William & Mary Quarterly
The OI is an independent research organization sponsored by William & Mary.
3d ser., 75, no. 3 July 2018
Environmental history came of age as a distinctive field, with its own journal and professional association, in the 1970s and 1980s. A disproportionate number of the most enduringly influential publications from that era centered on or dealt extensively with early America, but from 1990 until fairly recently environmental historians shifted their attention toward other times and places. This essay uses that divergence, together with a recent revival and convergence of early American scholarship with environmental history, to consider an array of issues that are central to both fields and to historical scholarship as a whole, including the relationships between decisions about periodization, scale, and theories of causation; the nature of power within and between societies; and the possibilities and limits of interdisciplinary scholarship. The essay concludes with considerations of what we might better understand about environmental history as a whole in light of recent early Americanist scholarship and what we might learn about early America by attending more closely to the broader field of environmental history, as well as with reflections on the creative tensions between modern, premodern, Americanist, and global histories. This article is based on the 2017 WMQ-EMSI workshop, “Early American Environmental Histories.”
By Matthew Mulcahy and Stuart Schwartz
Among the many environmental hazards that challenged European efforts to colonize the early modern Caribbean were insect infestations of one kind or another. Though scholars have long highlighted the dangers associated with mosquitoes and mosquito-borne diseases, they have paid less attention to the impact of insects on agriculture, the economic foundation for empire in the Caribbean. At various times, caterpillars, grasshoppers, or so-called sugar ants (sometimes labeled the “blast”) destroyed fields of sugarcane and other export crops. They also ravaged provision crops, threatening the lives of inhabitants and the stability of colonial societies across the region. Infestations could force planters to abandon one crop in favor of another, sometimes temporarily, but at times permanently. Though insects posed problems from the earliest years of colonization, the threat grew more pronounced as plantation monoculture took hold across much of the Caribbean in the seventeenth and eighteenth centuries. Perhaps the most dramatic infestation occurred in the 1760s and 1770s when swarms of ants and associated homopteran insects devastated sugar fields in Martinique, Grenada, Barbados, and several other islands. Combating insects became an important goal for planters and entomology a necessary science of empire.
By Sarah L. H. Gronningsater
Black voters in early republican New York played a critical role in the development of antislavery politics, partisan practices, and definitions of citizenship in the nascent years of American democracy. As increasing numbers of black New Yorkers became free during gradual emancipation, more black men went to the polls. They often, if not always, voted for Federalists. In 1811, the Republican-led legislature enacted a controversial law requiring black men to obtain “certificates of freedom” before participating in elections; a second certificate law passed in 1815 further targeted New York City’s black voters. The paperwork produced by these two laws comprises a rich, underexamined source base. Surviving certificates demonstrate that black men voted throughout the state, at times holding the balance of power in rural areas and smaller cities that rarely capture scholars’ attention. Ongoing debates about the certificates and black voters’ political activities shaped prominent state politicians’ views of slavery and citizenship. Significantly, state representatives took these ideas to the U.S. Congress during the Missouri Crisis (1819–21). In 1821, proponents of black citizenship were disappointed both by the results of the Missouri Compromise and by New York’s new constitution, which erected stiff new property requirements for black voters. That said, black men’s decades of electoral participation created important and enduring minority conceptions of political belonging and equal citizenship.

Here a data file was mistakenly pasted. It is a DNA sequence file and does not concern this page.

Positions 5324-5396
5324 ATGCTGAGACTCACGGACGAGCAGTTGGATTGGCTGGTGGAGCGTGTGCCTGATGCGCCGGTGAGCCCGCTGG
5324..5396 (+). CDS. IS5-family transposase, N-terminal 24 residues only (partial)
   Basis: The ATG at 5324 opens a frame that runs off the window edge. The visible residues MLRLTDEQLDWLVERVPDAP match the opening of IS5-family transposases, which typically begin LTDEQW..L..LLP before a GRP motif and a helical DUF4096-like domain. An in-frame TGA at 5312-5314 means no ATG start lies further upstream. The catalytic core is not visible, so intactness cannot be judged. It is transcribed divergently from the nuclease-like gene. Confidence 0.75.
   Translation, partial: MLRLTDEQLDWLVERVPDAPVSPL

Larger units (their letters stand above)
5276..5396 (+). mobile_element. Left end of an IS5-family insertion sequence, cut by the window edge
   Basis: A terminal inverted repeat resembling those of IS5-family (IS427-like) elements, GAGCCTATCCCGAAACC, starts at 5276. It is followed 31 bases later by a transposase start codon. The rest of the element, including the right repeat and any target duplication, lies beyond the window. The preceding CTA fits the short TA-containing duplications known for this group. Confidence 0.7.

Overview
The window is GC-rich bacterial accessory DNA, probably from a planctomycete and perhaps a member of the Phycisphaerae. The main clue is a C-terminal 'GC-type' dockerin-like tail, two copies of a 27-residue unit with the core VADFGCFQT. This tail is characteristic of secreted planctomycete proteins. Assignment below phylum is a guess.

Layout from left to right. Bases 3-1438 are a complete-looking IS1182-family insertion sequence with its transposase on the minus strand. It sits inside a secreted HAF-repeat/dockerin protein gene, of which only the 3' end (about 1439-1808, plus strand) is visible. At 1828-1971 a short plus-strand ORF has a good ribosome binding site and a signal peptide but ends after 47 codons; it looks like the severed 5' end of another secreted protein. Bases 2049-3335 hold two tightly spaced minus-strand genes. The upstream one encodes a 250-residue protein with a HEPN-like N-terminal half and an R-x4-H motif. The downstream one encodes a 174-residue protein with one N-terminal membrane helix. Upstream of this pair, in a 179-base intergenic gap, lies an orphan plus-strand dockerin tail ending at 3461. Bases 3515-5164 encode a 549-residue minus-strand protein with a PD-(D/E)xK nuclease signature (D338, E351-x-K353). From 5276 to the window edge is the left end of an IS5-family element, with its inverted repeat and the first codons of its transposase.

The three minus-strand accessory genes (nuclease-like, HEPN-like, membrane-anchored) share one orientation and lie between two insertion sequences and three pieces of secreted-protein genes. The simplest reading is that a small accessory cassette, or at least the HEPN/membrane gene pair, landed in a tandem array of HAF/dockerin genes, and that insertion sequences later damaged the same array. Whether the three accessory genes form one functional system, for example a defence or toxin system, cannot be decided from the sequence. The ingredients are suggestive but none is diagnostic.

Sources and Interpretations
By Joanne van der Woude and Jaap Jacobs
The poems exchanged by Dutch West India Company officers Johan Farret and Petrus Stuyvesant—later director general of New Netherland—during their stay on Curaçao call attention to an understudied genre of friendship poetry within the earliest settler literature from the Americas. The poems’ method of collection and distribution differs from the printed verse that has entered the early American canon. Moreover, Stuyvesant and Farret’s occasional and friendship verse celebrated aspects of the Dutch Empire and thus differs from the familial or religious focus of the canonical poetry by early English or German colonists. Stuyvesant and Farret’s poems participated in a flourishing Dutch tradition of civic verse, which was neither courtly nor churchly. The act of writing such friendship poetry was more important than the poems’ contents, and the poems’ gestures of affection display how male affect and friendship networks channeled imperial ambition and advancement within the Dutch Atlantic. And finally, because one poem concerns Stuyvesant’s lost leg, these works offer an interesting contribution to disability studies. Taken as a whole, these verses alert us to how different literary composition looked on the margins of empire when compared with the writings that are now commonly anthologized. Stuyvesant and Farret’s poems are both strikingly Dutch and remarkably Atlantic.